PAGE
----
By Len Johnson – Runner’s Tribe

I went bush walking this week. Nothing epic: a couple of nights’ camping in Victoria’s Grampians and walks to Mt Sturgeon and Mt Abrupt, and along the Wannon River to fill in the days.

Until now, I’d known the Grampians only by repute. We had visited Hall’s Gap once as a diversion from Stawell during the Easter Gift. I’d been to Hamilton, at the mountain range’s southern end, once before. A three-day bush walking trip hardly gives me much more of an overview of what the region has to offer, but did whet the appetite for more in a way the previous brief exposures had not.

My only other experience with walking, as distinct from running, was when we added on to a trip to Rio for the Olympics to hike the Inca Trial in Peru. Hardly your seasoned bush walker, then.

Though I didn’t fall on the tracks – despite the very best efforts of a dodgy right ankle – I did fall to recalling famous instances when bush walking had impinged on running in earlier times.

Many runners have been involved in bush walking over the years. Most famously, in an Australian context anyway, is probably Percy Cerutty’s involvement with the Melbourne Walking Club. Percy’s quest to rebuild his health and fitness started with walking: from there, the rest Is history. Pretty much his first published writing was a lyrical account of a hike to Tarli Karng, the sacred hidden body of water which forms the only lake in Victoria’s Alpine areas

“The first vistas of the lake, from an elevation some hundreds of feet above, disclosed a magnificent turquoise jewel deeply embedded in a glorious olive-green setting,” a lake “dwarfed by the immensity of the almost perpendicular mountains flanking it – grey-green walls reaching 2000 feet up to meet the translucent blue of the sky, and which, in turn, were reflected in celestial infinity in the great depths of the lake.”

Some years later, Les Perry, a member of Cerutty’s group when he made the 1952 Olympic team, used to walk through the same region with other running mates.

The most famous international link between running and walking – or rather, running, rock-climbing and walking – came during Roger Bannister’s successful chase for the four-minute mile. In his book The Four-Minute Mile, Bannister, who is not quite as lyrical as Percy, describes how he and training mates, Chris Chataway and Chris Brasher, could not quite achieve their training session of 10×440 yards in 60 seconds.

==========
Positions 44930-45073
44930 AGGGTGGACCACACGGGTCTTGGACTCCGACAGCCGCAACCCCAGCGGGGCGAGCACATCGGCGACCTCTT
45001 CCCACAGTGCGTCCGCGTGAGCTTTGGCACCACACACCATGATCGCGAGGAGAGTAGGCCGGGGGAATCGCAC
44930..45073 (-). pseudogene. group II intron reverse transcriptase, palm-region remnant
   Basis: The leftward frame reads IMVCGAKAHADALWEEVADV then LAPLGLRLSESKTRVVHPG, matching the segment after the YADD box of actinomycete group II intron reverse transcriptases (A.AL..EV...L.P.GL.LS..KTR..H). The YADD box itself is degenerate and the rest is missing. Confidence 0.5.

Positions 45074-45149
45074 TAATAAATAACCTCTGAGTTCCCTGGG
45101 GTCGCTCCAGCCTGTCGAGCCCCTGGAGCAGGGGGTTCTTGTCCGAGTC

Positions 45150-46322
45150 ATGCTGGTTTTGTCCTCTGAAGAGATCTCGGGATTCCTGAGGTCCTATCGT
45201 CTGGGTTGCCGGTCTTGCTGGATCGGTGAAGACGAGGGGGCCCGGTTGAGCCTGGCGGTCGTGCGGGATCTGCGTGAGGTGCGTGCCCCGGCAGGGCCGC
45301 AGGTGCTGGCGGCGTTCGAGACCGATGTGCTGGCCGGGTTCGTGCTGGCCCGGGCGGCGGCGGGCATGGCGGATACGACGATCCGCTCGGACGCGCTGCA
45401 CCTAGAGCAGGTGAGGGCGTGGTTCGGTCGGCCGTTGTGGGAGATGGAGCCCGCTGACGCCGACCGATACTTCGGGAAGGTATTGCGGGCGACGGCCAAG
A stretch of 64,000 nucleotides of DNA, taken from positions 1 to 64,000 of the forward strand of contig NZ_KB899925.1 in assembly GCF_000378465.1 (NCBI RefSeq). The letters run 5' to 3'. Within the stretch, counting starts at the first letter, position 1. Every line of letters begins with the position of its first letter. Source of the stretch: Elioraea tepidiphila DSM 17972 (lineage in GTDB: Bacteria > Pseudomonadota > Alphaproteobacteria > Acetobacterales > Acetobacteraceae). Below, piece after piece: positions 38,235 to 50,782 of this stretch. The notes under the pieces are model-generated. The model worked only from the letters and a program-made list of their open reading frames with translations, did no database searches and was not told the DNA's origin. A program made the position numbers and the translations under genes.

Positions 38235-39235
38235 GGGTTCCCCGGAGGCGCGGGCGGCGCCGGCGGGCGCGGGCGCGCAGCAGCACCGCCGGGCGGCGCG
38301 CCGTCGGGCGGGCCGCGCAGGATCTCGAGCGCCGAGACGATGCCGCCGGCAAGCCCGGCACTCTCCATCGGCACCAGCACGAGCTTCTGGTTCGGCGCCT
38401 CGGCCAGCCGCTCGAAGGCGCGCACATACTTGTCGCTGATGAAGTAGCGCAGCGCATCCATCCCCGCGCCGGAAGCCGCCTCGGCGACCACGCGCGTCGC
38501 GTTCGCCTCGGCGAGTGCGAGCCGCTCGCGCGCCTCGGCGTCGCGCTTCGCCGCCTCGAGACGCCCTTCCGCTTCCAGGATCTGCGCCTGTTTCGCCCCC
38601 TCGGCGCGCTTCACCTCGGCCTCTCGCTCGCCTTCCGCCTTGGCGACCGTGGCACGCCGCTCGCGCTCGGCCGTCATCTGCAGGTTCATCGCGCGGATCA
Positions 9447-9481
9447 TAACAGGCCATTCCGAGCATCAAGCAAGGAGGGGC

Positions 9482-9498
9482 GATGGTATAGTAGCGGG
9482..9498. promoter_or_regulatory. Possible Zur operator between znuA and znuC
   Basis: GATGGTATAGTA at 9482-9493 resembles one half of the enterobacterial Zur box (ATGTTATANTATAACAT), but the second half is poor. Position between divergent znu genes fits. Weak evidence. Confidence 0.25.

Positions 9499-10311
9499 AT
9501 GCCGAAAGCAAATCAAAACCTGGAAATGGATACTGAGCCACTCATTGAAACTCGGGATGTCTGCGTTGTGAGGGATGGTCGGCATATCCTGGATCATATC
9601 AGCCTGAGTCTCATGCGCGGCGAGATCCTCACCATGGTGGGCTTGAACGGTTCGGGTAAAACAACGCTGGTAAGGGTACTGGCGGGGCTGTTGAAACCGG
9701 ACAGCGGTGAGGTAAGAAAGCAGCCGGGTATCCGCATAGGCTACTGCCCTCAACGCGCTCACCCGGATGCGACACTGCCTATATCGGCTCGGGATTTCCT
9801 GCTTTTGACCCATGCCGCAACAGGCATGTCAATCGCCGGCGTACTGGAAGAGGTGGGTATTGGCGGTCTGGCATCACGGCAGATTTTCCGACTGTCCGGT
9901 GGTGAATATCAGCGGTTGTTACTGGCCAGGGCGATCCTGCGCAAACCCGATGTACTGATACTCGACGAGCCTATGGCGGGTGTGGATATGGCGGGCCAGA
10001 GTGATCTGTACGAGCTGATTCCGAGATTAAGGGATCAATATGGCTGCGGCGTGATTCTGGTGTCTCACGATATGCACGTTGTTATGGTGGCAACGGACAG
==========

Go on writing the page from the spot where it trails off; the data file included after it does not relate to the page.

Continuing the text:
Following the Franz Stampfl schedules, the trio had started with 10 ‘quarters’ at 66 seconds, with two minutes between, in December, 1953. By April, 1954, they had progressed to 61 seconds but were despairing of reaching 60.

“However hard we tried, it did not seem possible to reach our target,” Bannister wrote. “We were stuck, or as Chris Brasher expressed it – ‘bogged down’. The training had ceased to do us any good and we needed a change.”

Brasher and Bannister drove up to Scotland, where they hiked and climbed for several days. Rejuvenated by the break, they came back, and – well, the rest is once again history.

Sore foot note: I’ve yet to return to training, but in don’t think I’m any more likely to achieve 10×400 in 60 seconds off two minutes than I was this time last week.

Doha standards finally make an appearance

Speaking of pedestrianism, the IAAF seems to have been moving at not much faster than a saunter in releasing the qualifying standards for Doha 2019.

Admittedly, the announcement that the switch to the new qualification-by-ranking system was put on hold only a week or so back, but unless that decision was made and announced on the fly, surely there was sufficient lead-time to release the standards simultaneously, or with minimal delay.

As it was, athletes in the Australian 50km race walking titles on 2 December, had to compete without an official announcement of the Australian selection policy (though they were given to understand the championship would carry its usual weight as a trial) which, in turn, was awaiting the release of the standards. It’s like someone had forgotten the southern hemisphere existed.

But all is sweet now as we head towards the Zatopek on 13 December, where the two 10,000 metres races retain Australian championship status. That’s the good news: the bad is that the men’s standard has been reduced from 27:45 to 27:40; the women’s, even more drastically, from 32:15.00 to 31:50.00.

Standards for several other events have also changed (see here), but it is more a case of tweaks rather than swingeing cuts. The main thrust of the system remains to control the numbers via the cap for each event, rather than the standard itself. The IAAF wants to add the final places, up to the limit in each event, via the ‘roll down’, rather than set an easier standard and have too many athletes meet it.

In that light, the increase in the cap for the men’s and women’s 5000 metres from 40 to 42 is far more significant than the tweak – by all of a tenth of a second – of the men’s standard from 13:22.60 to 13:22.50 (the women’s remains at 15:22.00). Likewise, the multi-events join the marathons in taking a significant cut in numbers – in this case the heptathlon and decathlon are both capped at 24 as against 32 in London last year.

Anyway, the standards are out now and we know exactly what is happening for Doha 2019. Can’t say the same for Tokyo 2020 and I don’t think we will know much more after a year’s shadow trial of the rankings.